Tuesday, 19 July 2016

Cornflour and conditioner play dough

 I keep seeing a type of home made pay dough mentioned, which uses cornflour and hair conditioner.  Since we finally abandoned the last batch of regular home made play dough (a year of use, stored in a tub in the fridge!) we decided to have a go making some.  Even though the boys are now 4 and 6, they still enjoy and benefit from lots of tactile sensory play, and play dough is fantastic for imaginative play too.

The only ingredients required are cornflour (corn starch if you're reading this in America) and hair conditioner.  I bought some raspberry scented conditioner from Aldi for the purpose.  I didn't know what proportions to use, but this made for a good experiment for the boys.  We started out with about two cups of cornflour, and gradually added conditioner while the kids squished the mixture with their hands.  This dough doesn't require cooking, so is a good one that kids can make from start to finish with little adult help.  Too wet, add more cornflour, too dry add more conditioner.

Toby loved his pink dough, which incidentally made the whole kitchen smell delicious, but Ollie wanted blue, so when we made up a batch for him I added in blue food colouring.  I have found in the past that Lakeland blue food dye gives a blue that you would expect from shop bought play dough, while our experiments with supermarket brands resulted in grey or greenish colours.  The Lakeland dye did however result in blue stained hands with this recipe, which we haven't experienced with our normal salt, oil, flour and cream of tartar recipe - perhaps the cooking of the old recipe binds the dye more firmly.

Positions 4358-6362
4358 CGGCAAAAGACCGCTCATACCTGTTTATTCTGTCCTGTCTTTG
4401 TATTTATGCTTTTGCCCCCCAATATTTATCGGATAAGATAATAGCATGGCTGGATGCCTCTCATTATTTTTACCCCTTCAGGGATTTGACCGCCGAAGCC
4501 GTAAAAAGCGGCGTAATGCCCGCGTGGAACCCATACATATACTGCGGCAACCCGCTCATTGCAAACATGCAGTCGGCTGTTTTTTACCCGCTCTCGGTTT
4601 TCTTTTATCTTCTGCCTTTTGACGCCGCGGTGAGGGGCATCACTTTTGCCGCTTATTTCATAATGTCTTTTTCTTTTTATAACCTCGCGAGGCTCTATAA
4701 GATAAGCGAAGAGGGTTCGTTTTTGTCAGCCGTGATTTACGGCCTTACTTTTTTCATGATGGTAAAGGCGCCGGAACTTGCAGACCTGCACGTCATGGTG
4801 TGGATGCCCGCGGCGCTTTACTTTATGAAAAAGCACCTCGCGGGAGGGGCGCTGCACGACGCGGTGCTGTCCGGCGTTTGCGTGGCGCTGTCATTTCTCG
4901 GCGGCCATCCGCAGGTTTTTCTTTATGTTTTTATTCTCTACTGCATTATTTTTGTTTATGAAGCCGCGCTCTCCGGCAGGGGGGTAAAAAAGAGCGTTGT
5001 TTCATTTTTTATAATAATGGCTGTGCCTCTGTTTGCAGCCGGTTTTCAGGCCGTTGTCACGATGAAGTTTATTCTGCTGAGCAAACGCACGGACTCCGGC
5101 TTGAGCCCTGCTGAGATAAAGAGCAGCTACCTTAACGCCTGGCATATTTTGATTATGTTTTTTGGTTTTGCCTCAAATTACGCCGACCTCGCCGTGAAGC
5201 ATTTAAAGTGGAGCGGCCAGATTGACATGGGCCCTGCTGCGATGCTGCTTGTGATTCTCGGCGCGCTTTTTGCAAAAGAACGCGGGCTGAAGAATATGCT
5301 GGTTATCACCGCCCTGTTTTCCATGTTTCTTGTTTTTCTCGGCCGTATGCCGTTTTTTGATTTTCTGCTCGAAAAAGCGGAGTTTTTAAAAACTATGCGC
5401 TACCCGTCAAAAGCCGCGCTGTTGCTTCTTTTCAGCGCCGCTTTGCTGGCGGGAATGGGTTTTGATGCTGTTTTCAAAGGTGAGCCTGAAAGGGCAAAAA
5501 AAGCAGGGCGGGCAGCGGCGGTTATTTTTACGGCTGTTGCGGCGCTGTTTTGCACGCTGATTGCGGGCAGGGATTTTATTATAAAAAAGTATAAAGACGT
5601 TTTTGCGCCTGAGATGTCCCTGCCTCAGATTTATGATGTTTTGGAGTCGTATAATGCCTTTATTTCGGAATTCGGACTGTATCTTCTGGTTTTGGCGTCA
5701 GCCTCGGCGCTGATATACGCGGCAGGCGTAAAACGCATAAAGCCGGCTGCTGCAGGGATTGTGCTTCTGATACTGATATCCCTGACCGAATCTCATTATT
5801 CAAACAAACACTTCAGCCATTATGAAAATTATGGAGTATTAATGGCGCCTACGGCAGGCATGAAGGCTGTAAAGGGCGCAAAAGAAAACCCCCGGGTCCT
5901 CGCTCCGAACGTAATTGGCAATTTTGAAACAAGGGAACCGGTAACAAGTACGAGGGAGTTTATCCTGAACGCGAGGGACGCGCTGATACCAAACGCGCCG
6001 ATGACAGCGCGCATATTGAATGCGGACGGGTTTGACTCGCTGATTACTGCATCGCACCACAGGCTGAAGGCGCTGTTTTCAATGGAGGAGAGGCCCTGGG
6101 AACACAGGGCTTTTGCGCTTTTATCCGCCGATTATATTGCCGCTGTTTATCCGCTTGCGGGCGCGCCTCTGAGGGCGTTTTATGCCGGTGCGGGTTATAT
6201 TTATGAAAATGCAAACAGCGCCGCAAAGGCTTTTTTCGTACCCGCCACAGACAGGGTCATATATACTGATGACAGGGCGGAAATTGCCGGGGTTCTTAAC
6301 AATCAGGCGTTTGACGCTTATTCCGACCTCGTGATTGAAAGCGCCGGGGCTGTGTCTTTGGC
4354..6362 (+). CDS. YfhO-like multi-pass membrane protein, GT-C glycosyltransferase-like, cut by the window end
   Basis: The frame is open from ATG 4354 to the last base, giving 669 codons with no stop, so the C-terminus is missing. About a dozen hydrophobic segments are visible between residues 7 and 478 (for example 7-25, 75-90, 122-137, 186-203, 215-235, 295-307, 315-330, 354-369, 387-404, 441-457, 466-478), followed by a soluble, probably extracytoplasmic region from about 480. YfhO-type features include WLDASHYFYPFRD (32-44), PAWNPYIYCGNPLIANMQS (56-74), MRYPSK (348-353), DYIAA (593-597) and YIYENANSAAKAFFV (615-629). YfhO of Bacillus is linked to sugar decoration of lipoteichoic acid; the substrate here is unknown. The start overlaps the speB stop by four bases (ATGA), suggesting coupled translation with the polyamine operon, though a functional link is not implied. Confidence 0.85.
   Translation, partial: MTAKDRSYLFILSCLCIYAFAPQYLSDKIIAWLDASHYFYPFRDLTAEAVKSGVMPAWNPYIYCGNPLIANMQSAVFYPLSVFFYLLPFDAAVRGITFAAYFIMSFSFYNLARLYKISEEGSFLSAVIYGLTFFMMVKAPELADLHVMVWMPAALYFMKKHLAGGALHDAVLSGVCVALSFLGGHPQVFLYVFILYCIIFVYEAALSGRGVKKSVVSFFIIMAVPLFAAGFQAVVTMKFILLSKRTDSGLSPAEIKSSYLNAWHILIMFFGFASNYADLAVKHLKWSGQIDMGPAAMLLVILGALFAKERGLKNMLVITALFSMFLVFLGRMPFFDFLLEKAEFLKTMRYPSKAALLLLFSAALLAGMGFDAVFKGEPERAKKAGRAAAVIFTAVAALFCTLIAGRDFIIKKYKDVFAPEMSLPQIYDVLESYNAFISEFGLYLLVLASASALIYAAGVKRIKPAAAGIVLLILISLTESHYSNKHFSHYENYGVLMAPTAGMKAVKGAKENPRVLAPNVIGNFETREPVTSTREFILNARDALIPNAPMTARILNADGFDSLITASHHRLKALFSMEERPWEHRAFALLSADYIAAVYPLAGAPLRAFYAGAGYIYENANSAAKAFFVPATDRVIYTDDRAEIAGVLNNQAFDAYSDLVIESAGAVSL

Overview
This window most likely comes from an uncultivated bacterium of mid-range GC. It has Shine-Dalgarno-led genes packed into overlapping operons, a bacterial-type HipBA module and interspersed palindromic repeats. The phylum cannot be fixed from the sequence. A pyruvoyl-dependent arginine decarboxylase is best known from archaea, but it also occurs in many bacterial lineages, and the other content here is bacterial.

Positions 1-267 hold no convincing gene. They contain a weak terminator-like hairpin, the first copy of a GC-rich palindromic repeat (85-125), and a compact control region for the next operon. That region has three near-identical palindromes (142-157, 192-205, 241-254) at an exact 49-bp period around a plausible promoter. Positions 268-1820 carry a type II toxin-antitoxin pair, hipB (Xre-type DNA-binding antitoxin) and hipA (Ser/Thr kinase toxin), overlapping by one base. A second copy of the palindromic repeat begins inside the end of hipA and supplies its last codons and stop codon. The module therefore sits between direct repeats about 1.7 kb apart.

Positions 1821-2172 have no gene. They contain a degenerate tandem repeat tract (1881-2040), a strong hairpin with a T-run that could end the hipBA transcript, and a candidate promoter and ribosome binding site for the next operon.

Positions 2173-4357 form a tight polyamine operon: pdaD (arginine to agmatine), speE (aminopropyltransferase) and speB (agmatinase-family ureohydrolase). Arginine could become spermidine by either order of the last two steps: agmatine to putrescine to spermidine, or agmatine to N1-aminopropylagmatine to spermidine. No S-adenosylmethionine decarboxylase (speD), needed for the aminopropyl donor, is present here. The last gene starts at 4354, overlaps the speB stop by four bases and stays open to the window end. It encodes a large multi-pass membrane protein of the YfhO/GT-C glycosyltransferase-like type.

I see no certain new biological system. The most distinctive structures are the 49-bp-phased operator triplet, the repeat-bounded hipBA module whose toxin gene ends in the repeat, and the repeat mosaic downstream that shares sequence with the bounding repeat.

As well as the two basic ingredients, we also added in glitter after we had made the dough.  The dough was great fun to shape and roll out, and the boys enjoyed playing with it using cookie cutters.  It didn't behave like normal dough however when we tried to use play dough toys, getting stuck in the moulds and gumming up our play dough garbage truck (that took a bit of scrubbing to fix).

On the plus side, it left our skin feeling lovely and conditioned, and any that dropped on the floor seemed far easier to clean up than normal play dough.  As it dries out it just turns back into crumbly cornflour, which is easily swept or vacuumed up.

I don't expect this would keep for the months and months that our normal dough does, as it is far less oily and dries out rapidly, but it's so quick to make and a new batch would mean the chance to try a new conditioner scent.  Coconut anyone?

If you check the ingredients on the conditioner you choose carefully, this play dough should be suitable for children with gluten and wheat allergy to handle.

If using with small children be vigilant they don't start snacking on it as it does smell appealing.

I would recommend using a plastic table cover and messy mat if you have nice furniture or carpets.

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